No grease from Grasso
Grasso might mean "fat," in Italian, but the testimony of Richard Grasso, former head of the New York Stock Exchange -- now NYSE Group
Among the interesting bits are the questions Grasso faced over whether he leaned on Goldman Sachs
Among the less interesting bits: Dick apparently took "the Fifth" some 150 times in the original deposition, despite the warning from SEC lawyers that his refusal to answer could be held against him in a civil trial. But he was less tight-lipped in a subsequent session. (Too bad he didn't refuse 193 times; then we'd have an even one refusal per million dollars he took in compensation.)
In a later deposition in the pay lawsuit, Grasso said of his efforts to mollify Greenberg, "There were instances when he was unhappy, there were instances when he was extremely unhappy, and there were instances when he was cosmically unhappy. And in the last case, I would probably get up and go to the floor."
Probably get up and go to the floor? For what? Certainly not to lean on the traders to float Hank's stock to a level more to his liking, right? Nope, he did no such thing, according to the deposition. But oddly enough, the Goldman Sachs unit with the specialists on the floor eventually set up a $17 million fund to buy more AIG stock.
Complete coincidence, I'm sure.
From the "Sure Thing" department
Speaking of coincidences, wouldn't it be great if you could "invest" in a plot of land, then witness the development of a major road toward that outer suburb-- with taxpayer bucks, natch -- then sell the property for a few million?
Sure would. But how about if you could make sure that road happened?
Darn tootin' that'd be some investing. And that's why it's good to be the King -- or in our country, Speaker of the House.
This is, in a nutshell, the allegation made against Illinois Republican Dennis Hastert by some intrepid records-diggers at the Sunlight Foundation, who tried to shine a little solar disinfectant on the funny situation surrounding Speaker Hastert's real estate investments near the proposed corridor of a major Illinois road project that's part of his share of this year's budget pork.
The land purchases west of Chicago, which were vaguely described in his financial disclosures, were made through tough-to-trace trusts in Illinois. (I'm sure this wasn't done to try and keep the Speaker's investments on the down low.)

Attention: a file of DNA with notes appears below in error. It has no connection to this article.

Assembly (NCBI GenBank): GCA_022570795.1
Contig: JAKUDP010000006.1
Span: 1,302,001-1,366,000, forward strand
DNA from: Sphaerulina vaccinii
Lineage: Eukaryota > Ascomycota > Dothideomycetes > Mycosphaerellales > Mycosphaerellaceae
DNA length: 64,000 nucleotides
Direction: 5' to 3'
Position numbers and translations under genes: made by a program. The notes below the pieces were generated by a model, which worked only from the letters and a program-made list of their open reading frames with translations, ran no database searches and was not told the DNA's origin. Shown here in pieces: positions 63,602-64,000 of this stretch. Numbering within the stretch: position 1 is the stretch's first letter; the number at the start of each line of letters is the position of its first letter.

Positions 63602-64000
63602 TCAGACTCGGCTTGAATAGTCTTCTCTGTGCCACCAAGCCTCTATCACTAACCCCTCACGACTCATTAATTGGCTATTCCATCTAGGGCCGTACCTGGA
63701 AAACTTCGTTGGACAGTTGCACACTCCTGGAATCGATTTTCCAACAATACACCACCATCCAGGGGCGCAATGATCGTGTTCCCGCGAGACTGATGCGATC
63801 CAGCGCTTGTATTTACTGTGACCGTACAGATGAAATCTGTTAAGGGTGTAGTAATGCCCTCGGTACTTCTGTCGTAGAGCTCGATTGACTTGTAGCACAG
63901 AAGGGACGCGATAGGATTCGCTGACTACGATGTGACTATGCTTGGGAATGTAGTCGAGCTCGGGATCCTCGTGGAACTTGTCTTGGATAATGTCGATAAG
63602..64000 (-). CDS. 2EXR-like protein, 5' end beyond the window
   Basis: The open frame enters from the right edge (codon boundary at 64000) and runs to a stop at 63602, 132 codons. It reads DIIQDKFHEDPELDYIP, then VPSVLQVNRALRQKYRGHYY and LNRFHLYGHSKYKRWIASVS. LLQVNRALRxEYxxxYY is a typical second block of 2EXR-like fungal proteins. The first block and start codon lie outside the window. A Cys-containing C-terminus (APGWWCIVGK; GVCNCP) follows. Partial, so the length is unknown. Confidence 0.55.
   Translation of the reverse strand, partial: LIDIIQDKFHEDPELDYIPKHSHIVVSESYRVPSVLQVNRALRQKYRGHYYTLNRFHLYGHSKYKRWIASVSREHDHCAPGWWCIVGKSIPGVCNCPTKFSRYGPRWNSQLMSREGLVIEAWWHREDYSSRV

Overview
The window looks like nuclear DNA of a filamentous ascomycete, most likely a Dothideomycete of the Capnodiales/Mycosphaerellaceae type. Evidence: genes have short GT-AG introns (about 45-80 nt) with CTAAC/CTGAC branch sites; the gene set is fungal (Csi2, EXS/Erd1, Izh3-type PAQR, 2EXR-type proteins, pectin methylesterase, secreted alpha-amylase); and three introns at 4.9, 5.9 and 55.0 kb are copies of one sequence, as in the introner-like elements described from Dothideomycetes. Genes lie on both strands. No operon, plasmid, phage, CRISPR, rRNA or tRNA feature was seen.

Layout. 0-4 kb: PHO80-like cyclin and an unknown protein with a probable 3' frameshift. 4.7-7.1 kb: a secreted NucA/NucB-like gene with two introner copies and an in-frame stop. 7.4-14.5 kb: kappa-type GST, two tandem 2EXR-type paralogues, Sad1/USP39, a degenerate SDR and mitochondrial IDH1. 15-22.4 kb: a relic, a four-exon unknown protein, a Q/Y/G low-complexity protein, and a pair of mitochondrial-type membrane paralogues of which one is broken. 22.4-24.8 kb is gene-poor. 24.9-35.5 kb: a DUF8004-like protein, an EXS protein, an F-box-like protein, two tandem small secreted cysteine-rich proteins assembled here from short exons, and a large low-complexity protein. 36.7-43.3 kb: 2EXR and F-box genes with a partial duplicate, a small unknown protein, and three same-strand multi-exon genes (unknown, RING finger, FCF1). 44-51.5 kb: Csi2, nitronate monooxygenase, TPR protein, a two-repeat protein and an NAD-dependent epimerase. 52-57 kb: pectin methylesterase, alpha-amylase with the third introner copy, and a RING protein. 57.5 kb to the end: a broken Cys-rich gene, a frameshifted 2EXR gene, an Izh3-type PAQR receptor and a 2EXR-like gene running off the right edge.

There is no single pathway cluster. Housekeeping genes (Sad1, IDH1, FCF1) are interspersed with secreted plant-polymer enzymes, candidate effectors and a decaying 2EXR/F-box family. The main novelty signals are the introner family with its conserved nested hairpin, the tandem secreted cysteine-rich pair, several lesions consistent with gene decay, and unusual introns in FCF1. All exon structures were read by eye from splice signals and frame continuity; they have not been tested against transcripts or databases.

Naturally, the Speaker had his attorney fire off an angry letter to the Sunshine Foundation, demanding that the "false" statements -- which he had a hard time proving to be false -- be removed. "The property is five and a half miles from the road!" goes the excuse.
But anyone who knows the area (and I do; I worked there for years) knows that Denny's pet flyway will go a long way toward raising property values all along that corridor. If you want to sell property for dense development, you need more car infrastructure, and that's what the Prairie Parkway, which Hastert has been flogging for years, promises.
With that background, this stroke of luck looks an awful lot like one of those sure-thing investments, the miracles of financial wizardry in which our lawmakers seem to specialize. In fact, it reminds me of Senate Majority Leader Bill Frist's amazingly well-timed stock sales before the family biz, HCA
I'm shocked, shocked!
. To learn that the age-old game of getting out while the getting's good is not just an American phenomenon. (I'm just kidding, of course. I'm well aware that greed knows no nationality.)
According to this AP story, European regulators are taking a hard look at some increasingly convenient-looking stocks sales by the CEO of Airbus parent EADS. As you may remember, EADS stock took a major header this week when the company finally fessed up to some major delays in its Spruce Goose -- I mean, A380 -- project, a French jumbo jet so large that it can reportedly accommodate loads as large as French President (Fresident?) Jacques Chirac's ego.
After word of the delays, billions in possible late fees to be paid to angry airlines such as Quantas, Emirates Airlines, and Malaysia Airlines, plus the partial defection of Singapore Airlines to Boeing's
Here's the nut: Having dumped 2.5 million euro worth of shares in March, CEO Noel Forgeard, and some of his famille, as well as other managers, weathered this storm in style. He called the timing an "unfortunate coincidence," which it is -- but only for outside shareholders who are stuck with the losses, while key insiders seemingly rest easy on nice piles of money. Sure, there were several months between the sale and the eventual announcement of the problems, but are we really to expect that the folks up top knew nothing about those potential problems?
That's their story. As for moi, I don't believe in coincidences.
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Seth Jayson keeps his eyes on the wise all week long. At the time of publication, he had no positions in any company mentioned here. View his stock holdings and Fool profile here. Fool rules are here.